A study published in 2006 ranked 50 most commonly eaten foods in the U.S. by their antioxidant content, and revealed which foods had the highest levels of antioxidant phytonutrients. Here are the findings of the study:
Large variations in the content of antioxidants were observed in different foods and food categories. The food groups spices and herbs, nuts and seeds, berries, and fruit and vegetables all contained foods with very high antioxidant contents. Most food categories also contained products almost devoid of antioxidants. Of the 50 food products highest in antioxidant concentrations, 13 were spices, 8 were in the fruit and vegetables category, 5 were berries, 5 were chocolate-based, 5 were breakfast cereals, and 4 were nuts or seeds. On the basis of typical serving sizes, blackberries, walnuts, strawberries, artichokes, cranberries, brewed coffee, raspberries, pecans, blueberries, ground cloves, grape juice, and unsweetened baking chocolate were at the top of the ranked list.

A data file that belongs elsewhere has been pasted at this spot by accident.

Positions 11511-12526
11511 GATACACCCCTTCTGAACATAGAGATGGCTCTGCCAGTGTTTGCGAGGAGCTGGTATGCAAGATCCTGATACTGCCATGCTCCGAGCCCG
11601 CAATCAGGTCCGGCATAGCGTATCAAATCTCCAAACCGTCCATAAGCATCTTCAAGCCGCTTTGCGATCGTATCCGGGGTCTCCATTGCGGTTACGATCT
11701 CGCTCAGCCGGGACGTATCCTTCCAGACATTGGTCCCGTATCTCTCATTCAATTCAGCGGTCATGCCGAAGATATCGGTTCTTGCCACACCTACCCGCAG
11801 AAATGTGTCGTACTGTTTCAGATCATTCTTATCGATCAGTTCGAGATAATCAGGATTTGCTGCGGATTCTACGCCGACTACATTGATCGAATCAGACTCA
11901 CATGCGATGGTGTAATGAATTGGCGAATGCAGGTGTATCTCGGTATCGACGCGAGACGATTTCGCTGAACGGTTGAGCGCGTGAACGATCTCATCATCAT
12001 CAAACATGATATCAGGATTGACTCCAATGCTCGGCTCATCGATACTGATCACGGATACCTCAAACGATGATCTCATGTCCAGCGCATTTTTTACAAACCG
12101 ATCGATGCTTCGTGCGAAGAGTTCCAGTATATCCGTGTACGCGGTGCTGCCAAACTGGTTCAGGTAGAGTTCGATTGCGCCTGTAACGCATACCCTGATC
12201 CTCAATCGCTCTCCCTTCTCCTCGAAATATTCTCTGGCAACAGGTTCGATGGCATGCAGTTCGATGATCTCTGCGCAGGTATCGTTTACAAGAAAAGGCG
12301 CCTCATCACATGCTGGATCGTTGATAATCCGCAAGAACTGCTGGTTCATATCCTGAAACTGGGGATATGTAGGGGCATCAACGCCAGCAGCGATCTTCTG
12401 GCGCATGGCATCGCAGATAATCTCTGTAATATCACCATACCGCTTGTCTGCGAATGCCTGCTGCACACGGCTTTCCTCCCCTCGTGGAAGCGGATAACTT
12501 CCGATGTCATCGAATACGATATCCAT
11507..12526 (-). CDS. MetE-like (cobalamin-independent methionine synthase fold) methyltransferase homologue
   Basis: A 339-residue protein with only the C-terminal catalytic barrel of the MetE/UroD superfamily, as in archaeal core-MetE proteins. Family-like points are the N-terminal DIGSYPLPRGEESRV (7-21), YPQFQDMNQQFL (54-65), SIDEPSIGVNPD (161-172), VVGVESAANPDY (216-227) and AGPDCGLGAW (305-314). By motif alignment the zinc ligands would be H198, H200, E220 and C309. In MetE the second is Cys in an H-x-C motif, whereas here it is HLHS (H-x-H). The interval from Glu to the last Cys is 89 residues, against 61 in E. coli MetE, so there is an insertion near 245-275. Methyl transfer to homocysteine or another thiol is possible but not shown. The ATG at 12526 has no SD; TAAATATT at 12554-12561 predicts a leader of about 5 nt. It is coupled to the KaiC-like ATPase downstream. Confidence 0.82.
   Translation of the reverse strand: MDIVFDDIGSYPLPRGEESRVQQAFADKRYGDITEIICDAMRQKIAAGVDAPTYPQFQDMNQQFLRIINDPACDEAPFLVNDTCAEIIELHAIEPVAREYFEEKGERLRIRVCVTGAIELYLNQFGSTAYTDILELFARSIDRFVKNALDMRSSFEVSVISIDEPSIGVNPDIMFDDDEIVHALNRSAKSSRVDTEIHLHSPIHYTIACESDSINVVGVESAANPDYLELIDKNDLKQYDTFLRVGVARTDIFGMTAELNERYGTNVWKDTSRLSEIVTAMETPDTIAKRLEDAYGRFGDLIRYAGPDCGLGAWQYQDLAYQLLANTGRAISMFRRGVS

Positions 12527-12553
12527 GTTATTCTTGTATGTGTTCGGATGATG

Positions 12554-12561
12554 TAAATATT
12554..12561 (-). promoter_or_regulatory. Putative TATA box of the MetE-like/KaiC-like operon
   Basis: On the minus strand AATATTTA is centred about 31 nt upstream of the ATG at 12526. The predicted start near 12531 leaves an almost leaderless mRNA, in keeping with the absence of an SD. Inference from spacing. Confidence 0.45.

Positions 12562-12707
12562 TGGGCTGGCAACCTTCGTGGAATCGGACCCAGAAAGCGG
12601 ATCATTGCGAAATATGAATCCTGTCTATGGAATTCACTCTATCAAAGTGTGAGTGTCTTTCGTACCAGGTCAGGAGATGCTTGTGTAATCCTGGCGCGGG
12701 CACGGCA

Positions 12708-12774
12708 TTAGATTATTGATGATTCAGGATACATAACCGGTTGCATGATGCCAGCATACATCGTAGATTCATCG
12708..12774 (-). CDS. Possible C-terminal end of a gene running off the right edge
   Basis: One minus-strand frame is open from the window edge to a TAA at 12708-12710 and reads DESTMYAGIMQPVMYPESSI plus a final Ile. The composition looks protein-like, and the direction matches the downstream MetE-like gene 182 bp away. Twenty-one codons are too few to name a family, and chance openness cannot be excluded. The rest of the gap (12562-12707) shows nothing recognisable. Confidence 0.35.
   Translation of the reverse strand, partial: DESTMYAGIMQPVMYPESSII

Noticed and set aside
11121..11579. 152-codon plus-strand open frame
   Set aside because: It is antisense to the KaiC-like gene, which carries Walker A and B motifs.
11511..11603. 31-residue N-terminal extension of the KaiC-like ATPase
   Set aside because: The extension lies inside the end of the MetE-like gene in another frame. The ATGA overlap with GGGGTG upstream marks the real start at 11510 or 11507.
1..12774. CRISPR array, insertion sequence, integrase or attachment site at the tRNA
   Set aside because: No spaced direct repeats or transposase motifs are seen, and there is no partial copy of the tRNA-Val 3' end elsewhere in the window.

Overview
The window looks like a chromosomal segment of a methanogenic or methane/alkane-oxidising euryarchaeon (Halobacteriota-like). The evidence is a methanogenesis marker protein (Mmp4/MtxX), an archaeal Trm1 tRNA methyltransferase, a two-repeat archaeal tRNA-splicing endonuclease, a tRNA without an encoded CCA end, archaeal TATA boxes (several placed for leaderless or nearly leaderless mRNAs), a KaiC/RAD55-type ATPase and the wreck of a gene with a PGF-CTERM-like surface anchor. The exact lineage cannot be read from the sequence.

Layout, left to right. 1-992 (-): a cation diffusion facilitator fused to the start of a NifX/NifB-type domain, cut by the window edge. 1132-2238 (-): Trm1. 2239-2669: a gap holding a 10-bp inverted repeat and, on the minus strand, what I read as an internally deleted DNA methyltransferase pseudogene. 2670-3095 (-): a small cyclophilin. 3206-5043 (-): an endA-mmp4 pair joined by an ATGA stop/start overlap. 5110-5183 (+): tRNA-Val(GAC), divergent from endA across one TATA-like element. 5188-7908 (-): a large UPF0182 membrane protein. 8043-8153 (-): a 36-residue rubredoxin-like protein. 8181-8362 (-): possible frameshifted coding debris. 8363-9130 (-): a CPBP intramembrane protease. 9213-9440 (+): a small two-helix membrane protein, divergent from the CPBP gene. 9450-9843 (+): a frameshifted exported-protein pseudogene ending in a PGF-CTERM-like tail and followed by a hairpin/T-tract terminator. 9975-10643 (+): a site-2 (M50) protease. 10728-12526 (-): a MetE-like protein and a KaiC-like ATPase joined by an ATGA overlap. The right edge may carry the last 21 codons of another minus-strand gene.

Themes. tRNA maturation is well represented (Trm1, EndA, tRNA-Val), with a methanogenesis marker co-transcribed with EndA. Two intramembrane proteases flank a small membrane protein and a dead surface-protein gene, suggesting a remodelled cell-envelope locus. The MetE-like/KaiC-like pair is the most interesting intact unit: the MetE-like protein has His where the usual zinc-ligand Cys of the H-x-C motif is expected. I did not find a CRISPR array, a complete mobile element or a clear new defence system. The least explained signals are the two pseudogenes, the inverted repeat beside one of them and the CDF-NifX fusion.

Research paper details:
Halvorsen BL, Carlsen MH, Phillips KM, Bohn SK, Holte K, Jacobs DR Jr, Blomhoff R. Content of redox-active compounds (ie, antioxidants) in foods consumed in the United States. Am J Clin Nutr. 2006 Jul;84(1):95-135.
This research supports evidence that spices and herbs, nuts and seeds, berries, and fruit and vegetables are all foods with very high antioxidant content, especially berries. However, the data relates to the US and results may not be the same for produce in other countries.
Effects of processing on antioxidant content in foods
The researchers also looked at the effect of processing (peeling, cooking via steaming, boiling) on some of the foods and found that the way a food is processed affects its antioxidant content.
They found that the antioxidant content increased in the following foods when they were cooked (preferred method was steaming): carrots, spinach, mushrooms, asparagus, broccoli, cabbage, red cabbage, green and red peppers, potatoes, and tomatoes.
Steaming was found to be the preferred method of cooking since it clearly resulted in the biggest increase in antioxidant content.